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Insurance Costs Drifting Further Away

November 2, 2005
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The fall season is a busy time for contractor associations to gather for annual conventions, where members often find the information in the hallways to be as valuable as that found in the classrooms. A recent whirlwind tour of the 62nd Annual SMACNA convention, ACCA Commercial Roundtable meeting, ICP distributor meeting, and the HARDI convention revealed a consistent thread of conversation, both in the hallways and classrooms.

Insurance woes have beset union shops, open shops, commercial and residential contractors, and distributors' businesses. No company is immune from the pain.

A recent survey conducted by The NEWS shed light upon the fact that although many contractors are actually increasing their hourly rates, they are not able to maintain a consistent level of benefits for their employees. Why? Anyone who has ever flipped a hamburger, worked in a steel mill, or installed a low ambient kit on a rooftop unit knows health insurance costs are going up faster than the numbers on a gas pump after Hurricane Katrina. The difference is that after the panic went away, gas prices began to fall, e.g., $1.85 in Lawler, Iowa - the lowest in the nation on Oct. 28.

Insurance costs, whether for workers' compensation, property and casualty, general liability, or health care, have experienced a steady climb for more than a decade. Where was the panic that started all this? There wasn't one - just an out-of-control justice system that granted outrageous awards to injured plaintiffs. The chances of raking in big bucks after an injury, dismemberment, or tragic death are much better than winning the Super Lotto. Certainly, some well-deserved compensations have been granted to individuals who have been wrongfully harmed because of some tragic loss of life or loss of earnings potential. But isn't it time for some major tort reform?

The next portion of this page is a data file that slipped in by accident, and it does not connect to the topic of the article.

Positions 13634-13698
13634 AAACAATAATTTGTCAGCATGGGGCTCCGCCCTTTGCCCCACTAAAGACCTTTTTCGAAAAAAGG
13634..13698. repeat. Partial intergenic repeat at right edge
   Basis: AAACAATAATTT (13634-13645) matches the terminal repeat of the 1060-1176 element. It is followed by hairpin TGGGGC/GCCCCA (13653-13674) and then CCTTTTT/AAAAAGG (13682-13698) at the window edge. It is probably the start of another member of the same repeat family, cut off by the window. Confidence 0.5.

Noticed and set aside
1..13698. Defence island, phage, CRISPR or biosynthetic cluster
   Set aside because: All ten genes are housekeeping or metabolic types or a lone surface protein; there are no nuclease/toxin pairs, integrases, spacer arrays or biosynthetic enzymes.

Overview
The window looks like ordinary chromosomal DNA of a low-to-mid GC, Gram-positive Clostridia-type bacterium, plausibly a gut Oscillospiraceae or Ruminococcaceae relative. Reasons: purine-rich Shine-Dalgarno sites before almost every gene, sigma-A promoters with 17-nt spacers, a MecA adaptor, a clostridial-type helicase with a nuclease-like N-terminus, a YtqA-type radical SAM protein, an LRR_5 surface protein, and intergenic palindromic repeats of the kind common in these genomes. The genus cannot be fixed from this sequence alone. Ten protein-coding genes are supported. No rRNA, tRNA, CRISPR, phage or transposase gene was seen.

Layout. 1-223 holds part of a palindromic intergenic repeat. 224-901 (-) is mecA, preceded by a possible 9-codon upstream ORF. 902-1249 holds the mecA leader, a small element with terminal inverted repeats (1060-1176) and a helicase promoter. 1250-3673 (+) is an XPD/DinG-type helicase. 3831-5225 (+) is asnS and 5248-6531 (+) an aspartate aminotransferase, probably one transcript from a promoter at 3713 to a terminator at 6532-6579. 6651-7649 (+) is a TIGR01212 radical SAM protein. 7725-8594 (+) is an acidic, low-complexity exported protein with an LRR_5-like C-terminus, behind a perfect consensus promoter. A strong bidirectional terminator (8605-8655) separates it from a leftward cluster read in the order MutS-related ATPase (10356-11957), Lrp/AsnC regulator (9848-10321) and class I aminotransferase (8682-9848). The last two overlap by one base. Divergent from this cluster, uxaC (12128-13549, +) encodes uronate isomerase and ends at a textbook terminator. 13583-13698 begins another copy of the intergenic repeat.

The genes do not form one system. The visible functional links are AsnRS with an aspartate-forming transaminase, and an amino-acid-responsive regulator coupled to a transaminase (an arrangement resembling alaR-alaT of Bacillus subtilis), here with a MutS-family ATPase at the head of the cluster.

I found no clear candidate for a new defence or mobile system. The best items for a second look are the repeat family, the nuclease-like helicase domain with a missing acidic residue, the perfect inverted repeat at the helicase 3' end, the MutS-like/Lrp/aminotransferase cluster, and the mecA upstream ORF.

The Boat Is Leaking

Most of us would like to win the lottery too; the dumb-luck reward that comes with buying a ticket at the right convenience store at the right time, not the reward that comes on the backs of all the hard-working people who can't get decent benefits packages anymore.

Think about it. It's your money that goes to pay skyrocketing insurance premiums and medical bills if you're an employee. It's your money that goes toward the escalating costs of workers' compensation, general liability coverage, etc., if you're an employer. Everyone is in the same boat. Costs keep going up for everyone, and the tort lawyers keep finding creative ways to suck money through a severely flawed legal system. They might as well be poking holes in your canoe with an ice pick.

When workers and employers unite to demand tort reform in our legal system, the boat will stop leaking. Write to your state and national legislators. Tell them you want reasonably priced benefits and you know a way to make it happen: change a legal system that doles out insane, $75 million awards to people who have smoked most of their lives and then wind up with lung cancer. You may say that tobacco companies deserve every bit of punishment they received for the way they behaved, but that type of thinking has permeated every industry in our economy, including HVAC.

The bottom line: Who do you think is paying for it? A pack of cigarettes costs a lot more money than it did 10 years ago. So does insurance coverage for an HVAC employee.

If everyone is going to be in the same boat, isn't it time someone brought a paddle?

Mike Murphy is editor-in-chief. He can be reached at 248-244-6446, 248-244-2905 (fax), or mikemurphy@achrnews.com.

Publication date: 11/07/2005

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